- The Washington Times - Sunday, April 10, 2016

The Boston Globe spent much time and energy to craft a realistic looking but frankly fake front page Sunday, all for an editorial titled “The GOP must stop Trump.” It consisted of imaginary speculation about the nation under the guidance of President Donald Trump — whose “vision for the future of our nation is as deeply disturbing as it is profoundly un-American,” the news organization said. Headlines ran amok, ranging from “Deportations to Begin” to “U.S. soldiers refuse orders to kill ISIS families.”

It is an odd, ambitious and detailed project doubtless involving multiple reporters, designers and editors tasked with fabricating “stories” that bandy about the name of Donald Trump, along with Gov. Chris Christie, who’s cast as the U.S. attorney general, and Fox News host Megyn Kelly.

It is hard to say whether Globe readers would have preferred such efforts go to, say, a tutorial on national security, personal finances or family values. The project earned considerable press, but not much criticism.

“Can anyone imagine the outrage that liberal media pundits would have had if say, The New York Post or The Washington Times had created a fake page predicting that President Obama would force people off the insurance they wanted to keep, and food stamp use would soar by 70 percent?” demanded Tim Graham, director of media analysis for the Media Research Center, a conservative press watchdog. “Imagine those complaints and transfer them to this: A serious newspaper doesn’t satirize the news. It leaves it to The Onion.”

The Globe was feisty.

“The rise of demagogic strongmen is an all too common phenomenon on our small planet. And what marks each of those dark episodes is a failure to fathom where a leader’s vision leads, to carry rhetoric to its logical conclusion. The satirical front page of this section attempts to do just that, to envision what America looks like with Trump in the White House. It is an exercise in taking a man at his word. And his vision of America promises to be as appalling in real life as it is in black and white on the page,” the Globe editorial board noted.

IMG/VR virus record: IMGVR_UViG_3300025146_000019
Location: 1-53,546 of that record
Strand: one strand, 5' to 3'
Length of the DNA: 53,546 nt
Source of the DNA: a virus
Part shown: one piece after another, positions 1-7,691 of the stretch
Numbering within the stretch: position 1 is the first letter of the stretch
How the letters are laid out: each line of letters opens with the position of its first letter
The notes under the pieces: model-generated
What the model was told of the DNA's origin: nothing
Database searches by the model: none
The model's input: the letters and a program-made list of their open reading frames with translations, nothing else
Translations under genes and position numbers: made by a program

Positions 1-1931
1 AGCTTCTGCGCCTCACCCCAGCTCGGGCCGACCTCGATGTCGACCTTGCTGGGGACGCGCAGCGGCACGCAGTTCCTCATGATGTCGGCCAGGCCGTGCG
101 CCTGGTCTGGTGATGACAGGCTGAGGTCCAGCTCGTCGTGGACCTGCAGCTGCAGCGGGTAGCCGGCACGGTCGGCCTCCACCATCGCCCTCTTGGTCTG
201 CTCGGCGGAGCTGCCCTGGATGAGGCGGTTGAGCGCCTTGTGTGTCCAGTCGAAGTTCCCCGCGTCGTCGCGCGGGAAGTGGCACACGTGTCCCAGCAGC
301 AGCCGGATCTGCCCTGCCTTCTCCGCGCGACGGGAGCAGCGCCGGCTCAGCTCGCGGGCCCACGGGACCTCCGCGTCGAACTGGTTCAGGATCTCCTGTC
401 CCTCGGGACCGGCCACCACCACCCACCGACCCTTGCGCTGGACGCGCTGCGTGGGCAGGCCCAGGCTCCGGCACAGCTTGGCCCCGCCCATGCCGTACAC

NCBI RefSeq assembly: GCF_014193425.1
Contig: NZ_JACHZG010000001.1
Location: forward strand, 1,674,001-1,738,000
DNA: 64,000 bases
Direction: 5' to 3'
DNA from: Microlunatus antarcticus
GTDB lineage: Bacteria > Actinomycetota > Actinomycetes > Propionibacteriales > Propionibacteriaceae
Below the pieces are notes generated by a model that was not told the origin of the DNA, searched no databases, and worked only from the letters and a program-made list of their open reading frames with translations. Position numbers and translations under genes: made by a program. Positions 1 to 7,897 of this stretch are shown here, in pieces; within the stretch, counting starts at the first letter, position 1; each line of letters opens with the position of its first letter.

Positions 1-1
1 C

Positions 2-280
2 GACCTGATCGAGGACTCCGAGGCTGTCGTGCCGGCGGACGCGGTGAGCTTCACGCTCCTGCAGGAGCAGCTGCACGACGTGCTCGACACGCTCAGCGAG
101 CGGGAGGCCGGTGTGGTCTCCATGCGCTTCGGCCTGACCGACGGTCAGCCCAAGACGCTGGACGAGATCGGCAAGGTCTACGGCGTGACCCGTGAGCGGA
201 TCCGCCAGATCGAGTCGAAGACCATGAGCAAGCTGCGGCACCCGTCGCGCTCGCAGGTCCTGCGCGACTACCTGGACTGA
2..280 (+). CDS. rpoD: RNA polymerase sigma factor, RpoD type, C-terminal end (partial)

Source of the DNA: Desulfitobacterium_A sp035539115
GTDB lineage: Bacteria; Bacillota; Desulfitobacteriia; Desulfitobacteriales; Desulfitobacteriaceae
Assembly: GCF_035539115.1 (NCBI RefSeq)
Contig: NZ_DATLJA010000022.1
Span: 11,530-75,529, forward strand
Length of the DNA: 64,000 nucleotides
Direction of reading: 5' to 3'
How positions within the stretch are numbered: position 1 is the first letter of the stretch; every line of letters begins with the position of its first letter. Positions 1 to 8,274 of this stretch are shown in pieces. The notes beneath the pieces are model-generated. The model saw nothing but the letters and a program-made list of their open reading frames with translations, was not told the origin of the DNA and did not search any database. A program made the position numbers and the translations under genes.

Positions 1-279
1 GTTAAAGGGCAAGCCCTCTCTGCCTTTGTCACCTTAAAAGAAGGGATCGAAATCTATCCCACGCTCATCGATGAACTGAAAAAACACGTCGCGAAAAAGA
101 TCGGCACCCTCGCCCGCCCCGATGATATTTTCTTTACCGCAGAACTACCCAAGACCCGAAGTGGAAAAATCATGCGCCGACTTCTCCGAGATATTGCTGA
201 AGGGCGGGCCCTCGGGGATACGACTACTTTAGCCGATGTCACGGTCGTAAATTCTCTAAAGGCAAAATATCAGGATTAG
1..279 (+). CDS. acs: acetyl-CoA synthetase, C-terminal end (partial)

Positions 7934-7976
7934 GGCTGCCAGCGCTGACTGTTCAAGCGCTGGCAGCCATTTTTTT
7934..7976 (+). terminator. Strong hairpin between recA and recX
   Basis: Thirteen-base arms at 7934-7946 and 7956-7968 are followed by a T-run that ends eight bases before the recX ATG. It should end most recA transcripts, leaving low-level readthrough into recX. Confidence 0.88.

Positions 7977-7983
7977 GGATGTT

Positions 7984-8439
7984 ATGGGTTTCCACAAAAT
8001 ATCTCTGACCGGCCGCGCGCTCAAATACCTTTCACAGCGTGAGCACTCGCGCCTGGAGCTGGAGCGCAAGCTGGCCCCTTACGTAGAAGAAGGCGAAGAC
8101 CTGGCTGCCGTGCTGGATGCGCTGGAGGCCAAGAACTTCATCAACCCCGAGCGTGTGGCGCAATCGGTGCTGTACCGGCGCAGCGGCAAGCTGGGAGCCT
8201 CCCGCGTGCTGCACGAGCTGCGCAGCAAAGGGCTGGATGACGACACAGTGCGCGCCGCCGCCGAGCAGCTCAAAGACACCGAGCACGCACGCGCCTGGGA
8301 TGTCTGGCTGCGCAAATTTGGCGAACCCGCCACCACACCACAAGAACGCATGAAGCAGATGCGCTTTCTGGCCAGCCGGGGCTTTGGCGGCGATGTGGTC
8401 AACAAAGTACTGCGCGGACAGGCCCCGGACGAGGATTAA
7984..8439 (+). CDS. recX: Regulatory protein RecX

Mr. Trump had a quick summary in the aftermath.

“How about that stupid Boston Globe? It’s worthless,” the candidate said in a rally Sunday in Rochester, New York. “The whole front page is a make-believe story, which is really no different from the whole paper.”

And on Monday Mr. Trump told Fox News Channel’s “Fox & Friends” in an interview: “It’s a very sad thing and it’s sad for the paper. You know it used to be considered a major paper and now it’s like a supermarket throw-out. You take a look at it there’s almost nothing in it. There’s no ads.”


An interesting programming idea from CNN, which will broadcast town halls featuring the Republican presidential hopefuls and their families, on three consecutive nights.

On Monday, Gov. John Kasich, his wife, Karen, and daughters Reese and Emma join host Anderson Cooper to answer questions from an audience of registered Republican voters. On Tuesday, Donald Trump will be joined by his wife, Melania, and children Ivanka, Eric and Donald Jr. for the same format. On Wednesday, Sen. Ted Cruz of Texas will be on the stage, joined by his wife, Heidi.